Bob M: Stacy, I want to thank you for coming here tonight and sharing your story with us.

Stacy: You are welcome Bob.

Bob M: The audience has been very receptive to your comments. Our next guest is Dr. Harry Brandt. Dr. Brandt is the medical director at St. Joseph's Center for Eating Disorders near Baltimore, Maryland. It is one of the top treatment facilities in the country for eating disorders. Prior to that, he was head of the eating disorders unit at the National Institutes of Health (NIH) in Washington, D.C. I will mention right now that if you are serious about getting help for your eating disorder, and it doesn't matter where in the country you live, you might want to investigate St. Joseph's. The Center is located in Baltimore, Maryland...but people from all over the country go there for help. After the in or out-patient treatment, they will help you arrange for treatment in your own community. And they will help with sorting out your insurance or medicare/medicaid. They have special financial counselors to help with that. Good evening Dr. Brandt. Welcome back to the Concerned Counseling Website.

Dr Brandt: Thanks Bob, it is a pleasure to be back.

Bob M: You were here for Stacy's story and her battle with anorexia. How difficult is it to overcome an eating disorder?

Dr Brandt: Eating disorders are nasty illnesses....and as we could tell from Stacy's story, they are difficult to recover from.

Bob M: What makes it so difficult?

DrBrandt: There are many reasons. First and foremost, the dangerous behaviors of the illnesses are highly reinforcing. Our culture tends to drive people to continue these behaviors.

Bob M: But why, once you recognize them as dangerous, is it so difficult to stop them?

DrBrandt: I think it varies for the different illnesses. I'll take them one at a time. In anorexia nervosa, starvation itself is potent perpetuating symptom. As people starve, they want to lose more and more weight. They often describe that after they have lost several pounds, something "clicks in" and they want to lose more and more weight. Similarly, the bingeing and purging of bulimia is also perpetuating. People describe feeling "soothed" by the behavior. Because the symptoms are gratifying, they are difficult to give up. The longer they progress, the more difficult it is to give up the primary symptoms.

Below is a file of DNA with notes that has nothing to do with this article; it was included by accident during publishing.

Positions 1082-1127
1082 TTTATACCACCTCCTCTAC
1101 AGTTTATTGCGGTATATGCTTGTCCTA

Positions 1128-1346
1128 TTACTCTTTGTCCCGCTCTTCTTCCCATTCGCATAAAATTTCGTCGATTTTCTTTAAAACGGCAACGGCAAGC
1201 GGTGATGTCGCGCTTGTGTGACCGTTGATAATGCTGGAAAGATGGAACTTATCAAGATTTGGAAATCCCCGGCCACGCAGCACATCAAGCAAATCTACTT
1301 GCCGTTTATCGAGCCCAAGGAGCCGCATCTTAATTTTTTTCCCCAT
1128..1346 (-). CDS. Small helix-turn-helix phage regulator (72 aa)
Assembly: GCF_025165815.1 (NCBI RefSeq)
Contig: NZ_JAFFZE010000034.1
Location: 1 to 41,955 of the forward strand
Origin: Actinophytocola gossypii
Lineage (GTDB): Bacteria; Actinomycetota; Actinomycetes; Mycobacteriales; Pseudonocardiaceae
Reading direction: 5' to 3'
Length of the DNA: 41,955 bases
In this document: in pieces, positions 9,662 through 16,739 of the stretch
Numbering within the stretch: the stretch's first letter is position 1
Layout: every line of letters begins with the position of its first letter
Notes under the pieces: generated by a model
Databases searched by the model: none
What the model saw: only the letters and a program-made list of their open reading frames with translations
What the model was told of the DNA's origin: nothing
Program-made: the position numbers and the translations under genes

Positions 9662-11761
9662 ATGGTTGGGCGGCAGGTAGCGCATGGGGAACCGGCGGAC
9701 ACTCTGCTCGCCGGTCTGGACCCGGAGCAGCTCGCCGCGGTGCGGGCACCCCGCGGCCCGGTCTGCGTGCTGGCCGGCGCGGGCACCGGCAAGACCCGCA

Bob M: So, what you are saying is, if you catch the symptoms early, there is a better chance of recovery and a better chance of a longer-lasting recovery. Am I correct?

Dr Brandt: Yes, early treatment is important and highly effective. But, I have seen many people like Stacy ultimately recover as well.

Bob: For those who want to know: what it is like when you check into the treatment center? What is a typical day like?

Dr Brandt: First, patients undergo a series of psychological and medical assessments. Then, they are engaged in a multi-modality treatment that entails efforts to block the primary symptoms of the disorder while trying intensively to understand the meaning of the symptoms. Most patients are in a combination of various groups, individual therapy, and nutritional counseling. Most are in family therapy as well. If indicated, medication is utilized.

Bob: Here are some audience questions:

Heatsara: I have restricted my calorie intake to 100 calories a day...but am lucky if I eat 80. I am trying to get back to 88 pounds where I was a year ago. I am 5'8. The thing is I passed out and got a bloody nose at swim practice today. I am scared to death. I don't know what to do? No matter how hard I try, I cannot eat!!!

Dr Brandt: You need rapid attention. There are serious medical manifestations of your ongoing starvation.

Julia: Whoever can answer, please help me. I have been having huge problems, and I haven't been able to eat right etc. I am afraid to talk to any of my doctors because they write everything down and they have threatened to admit me. I feel I can not trust anybody. I don't want to be admitted, but I want help. I am really scared.

Dr Brandt: I suggest you try to get on the same "team" as your physicians. You have a serious problem and you need help.